Information bureaus offer new opportunities for rural women in Moldova
13 June 2012
A Joint Information and Services Bureau representative consults with women on their social entitlements in district of Singerei, Moldova.Photo Credit: UN Women/Janna Sofroni
Information about safe, healthy employment can be scarce for Moldova's women, especially for those living in its large rural areas. Many women still work in the informal sector and rely heavily on their families and their husbands for physical and financial security.
For many, information about their land rights or social entitlements can be equally elusive, leading to a host of vulnerabilities, and inequalities.
Yet a series of bureaus, or help centres initiated by the government has broadened the path of some women to choice, and to change. Joint Information and Services Bureaus now unite more than nine service providers in one office location, and with the support of UN Women and funding from the Government of Sweden, have been designed to reach out to women in the community.
Currently spread across five districts - Singerei, Telenesti, Nisporeni, Cantemir and Ungheni - the Bureaus offer advice on issues ranging from the job market and social protection, to agriculture and land laws, using a “one-stop shop model. And while this supports entire neighbourhoods, its impact has been felt most by groups who were once most isolated, and farthest away from information. More than 1500 female clients have used the Bureaus since their establishment in 2010, 80 per cent of whom live in Moldova's countryside.
For many, this has led to choices that promote sustainable alternatives, and better savings. Emilia Bazi is a grandmother of eight from Singerei and works in agriculture with her husband. After starting a greenhouse project in 2010, she visited her district Bureau to learn about irrigation systems. “I now have a modern drip irrigation system in my greenhouse, she says. “It allowed me to save time and energy.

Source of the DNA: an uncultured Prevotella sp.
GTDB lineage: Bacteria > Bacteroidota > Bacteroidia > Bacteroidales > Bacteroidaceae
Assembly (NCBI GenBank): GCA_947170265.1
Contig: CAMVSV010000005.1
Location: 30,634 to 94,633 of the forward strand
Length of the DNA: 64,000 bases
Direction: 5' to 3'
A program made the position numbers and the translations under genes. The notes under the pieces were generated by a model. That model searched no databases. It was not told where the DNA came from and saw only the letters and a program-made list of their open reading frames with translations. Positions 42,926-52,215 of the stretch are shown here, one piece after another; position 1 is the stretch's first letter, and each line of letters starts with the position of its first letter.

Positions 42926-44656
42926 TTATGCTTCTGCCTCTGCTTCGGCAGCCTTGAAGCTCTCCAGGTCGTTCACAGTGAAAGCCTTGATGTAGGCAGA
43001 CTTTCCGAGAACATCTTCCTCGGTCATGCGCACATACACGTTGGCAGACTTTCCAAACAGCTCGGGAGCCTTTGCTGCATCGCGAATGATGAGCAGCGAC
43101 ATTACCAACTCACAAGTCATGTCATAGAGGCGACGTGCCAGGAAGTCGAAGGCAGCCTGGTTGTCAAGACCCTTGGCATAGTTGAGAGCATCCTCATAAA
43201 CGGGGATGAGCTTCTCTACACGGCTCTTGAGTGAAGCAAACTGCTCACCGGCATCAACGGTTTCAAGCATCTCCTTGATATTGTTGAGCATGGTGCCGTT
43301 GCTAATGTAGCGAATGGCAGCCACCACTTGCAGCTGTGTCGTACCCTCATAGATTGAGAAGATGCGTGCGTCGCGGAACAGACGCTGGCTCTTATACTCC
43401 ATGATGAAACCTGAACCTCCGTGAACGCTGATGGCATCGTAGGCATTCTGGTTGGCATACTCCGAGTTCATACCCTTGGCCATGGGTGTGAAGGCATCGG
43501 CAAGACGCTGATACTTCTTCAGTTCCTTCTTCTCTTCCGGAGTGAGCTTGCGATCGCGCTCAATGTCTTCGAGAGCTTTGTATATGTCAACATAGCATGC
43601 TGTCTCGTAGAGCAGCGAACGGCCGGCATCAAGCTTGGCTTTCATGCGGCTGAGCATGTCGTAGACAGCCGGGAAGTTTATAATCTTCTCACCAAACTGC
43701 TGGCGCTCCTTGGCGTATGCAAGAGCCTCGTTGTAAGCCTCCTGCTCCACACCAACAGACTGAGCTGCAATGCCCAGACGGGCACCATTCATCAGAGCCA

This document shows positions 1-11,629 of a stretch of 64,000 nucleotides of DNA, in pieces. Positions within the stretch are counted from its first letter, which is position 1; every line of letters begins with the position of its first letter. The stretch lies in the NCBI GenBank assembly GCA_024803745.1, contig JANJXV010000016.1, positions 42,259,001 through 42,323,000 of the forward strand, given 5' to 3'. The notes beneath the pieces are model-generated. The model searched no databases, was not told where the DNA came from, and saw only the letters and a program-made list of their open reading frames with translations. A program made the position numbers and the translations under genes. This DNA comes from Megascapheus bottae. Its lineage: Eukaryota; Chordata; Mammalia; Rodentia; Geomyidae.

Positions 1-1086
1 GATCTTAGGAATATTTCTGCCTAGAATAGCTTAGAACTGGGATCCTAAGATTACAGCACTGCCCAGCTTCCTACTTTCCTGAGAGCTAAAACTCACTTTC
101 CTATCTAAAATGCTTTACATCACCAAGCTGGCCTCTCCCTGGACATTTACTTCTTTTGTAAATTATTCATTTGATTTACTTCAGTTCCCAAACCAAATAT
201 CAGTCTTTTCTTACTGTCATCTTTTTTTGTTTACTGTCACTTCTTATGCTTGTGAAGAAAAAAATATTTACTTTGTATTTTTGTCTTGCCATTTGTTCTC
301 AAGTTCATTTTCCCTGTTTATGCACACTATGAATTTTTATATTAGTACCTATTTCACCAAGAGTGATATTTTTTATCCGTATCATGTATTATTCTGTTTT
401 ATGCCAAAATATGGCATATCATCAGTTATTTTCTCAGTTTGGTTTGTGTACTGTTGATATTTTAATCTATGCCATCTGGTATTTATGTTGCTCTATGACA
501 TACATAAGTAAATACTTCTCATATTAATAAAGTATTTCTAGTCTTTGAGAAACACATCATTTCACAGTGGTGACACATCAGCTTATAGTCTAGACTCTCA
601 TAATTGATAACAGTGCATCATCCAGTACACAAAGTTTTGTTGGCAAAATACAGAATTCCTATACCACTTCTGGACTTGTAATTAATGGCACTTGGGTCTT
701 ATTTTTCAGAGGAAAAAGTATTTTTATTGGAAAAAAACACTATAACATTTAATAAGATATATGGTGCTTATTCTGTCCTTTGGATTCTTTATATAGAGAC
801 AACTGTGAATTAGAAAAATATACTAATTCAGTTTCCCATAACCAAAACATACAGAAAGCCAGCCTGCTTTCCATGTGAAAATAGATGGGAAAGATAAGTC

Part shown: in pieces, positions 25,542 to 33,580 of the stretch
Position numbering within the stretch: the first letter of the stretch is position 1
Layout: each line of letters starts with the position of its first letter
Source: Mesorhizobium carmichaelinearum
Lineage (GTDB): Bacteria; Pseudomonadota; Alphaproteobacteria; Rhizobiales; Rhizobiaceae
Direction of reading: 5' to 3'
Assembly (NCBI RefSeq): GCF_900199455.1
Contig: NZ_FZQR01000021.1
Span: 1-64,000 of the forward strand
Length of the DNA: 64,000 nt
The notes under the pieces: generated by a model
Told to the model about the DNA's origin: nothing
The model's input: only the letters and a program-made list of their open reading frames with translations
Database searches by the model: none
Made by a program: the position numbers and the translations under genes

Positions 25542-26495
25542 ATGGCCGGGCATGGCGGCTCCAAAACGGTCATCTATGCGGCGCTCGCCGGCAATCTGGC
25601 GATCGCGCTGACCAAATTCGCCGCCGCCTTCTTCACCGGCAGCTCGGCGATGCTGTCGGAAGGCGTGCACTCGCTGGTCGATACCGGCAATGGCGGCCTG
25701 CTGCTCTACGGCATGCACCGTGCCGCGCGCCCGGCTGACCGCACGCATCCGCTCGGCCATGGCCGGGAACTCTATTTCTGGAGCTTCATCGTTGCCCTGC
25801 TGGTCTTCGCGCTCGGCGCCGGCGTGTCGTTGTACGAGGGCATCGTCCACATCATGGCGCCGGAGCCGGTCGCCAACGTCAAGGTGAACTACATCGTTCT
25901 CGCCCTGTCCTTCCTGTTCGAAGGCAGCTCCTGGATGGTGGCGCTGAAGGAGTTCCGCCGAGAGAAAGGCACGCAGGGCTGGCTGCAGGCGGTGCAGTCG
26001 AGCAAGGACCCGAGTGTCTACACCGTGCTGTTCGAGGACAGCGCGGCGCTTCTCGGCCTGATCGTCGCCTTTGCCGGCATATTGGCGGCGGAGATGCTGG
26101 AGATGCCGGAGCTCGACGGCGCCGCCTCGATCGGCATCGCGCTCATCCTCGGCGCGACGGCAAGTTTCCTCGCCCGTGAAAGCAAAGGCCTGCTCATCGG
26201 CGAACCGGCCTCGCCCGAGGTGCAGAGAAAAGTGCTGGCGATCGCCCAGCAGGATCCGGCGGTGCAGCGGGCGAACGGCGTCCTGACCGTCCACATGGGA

At the broader level, the centres are helping to erode barriers to women's economic advancement. The “one-stop model has resolved hours of queuing in front of different service providers, while mobile services operate to the furthest villages. By working with local public authorities throughout the service-design process, and continuing to train Bureau staff, UN Women has ensured that they respond to the needs of women and girls.
With this information at their fingertips, female clients are reporting greater motivation to pursue education and carrier opportunities, and become more involved with Moldova's development.
The success of the project has led to proposals for its expansion across the nation and beyond. A draft regulation on the country-wide rollout of the programme is pending with the government, and Bureau running costs were included in the draft state expenditure framework for 2013-2015. Meanwhile, with the support of UN Women, the “one stop concept is beginning to take root and grow in neighbouring Tajikistan too, opening windows of opportunity for women along the way.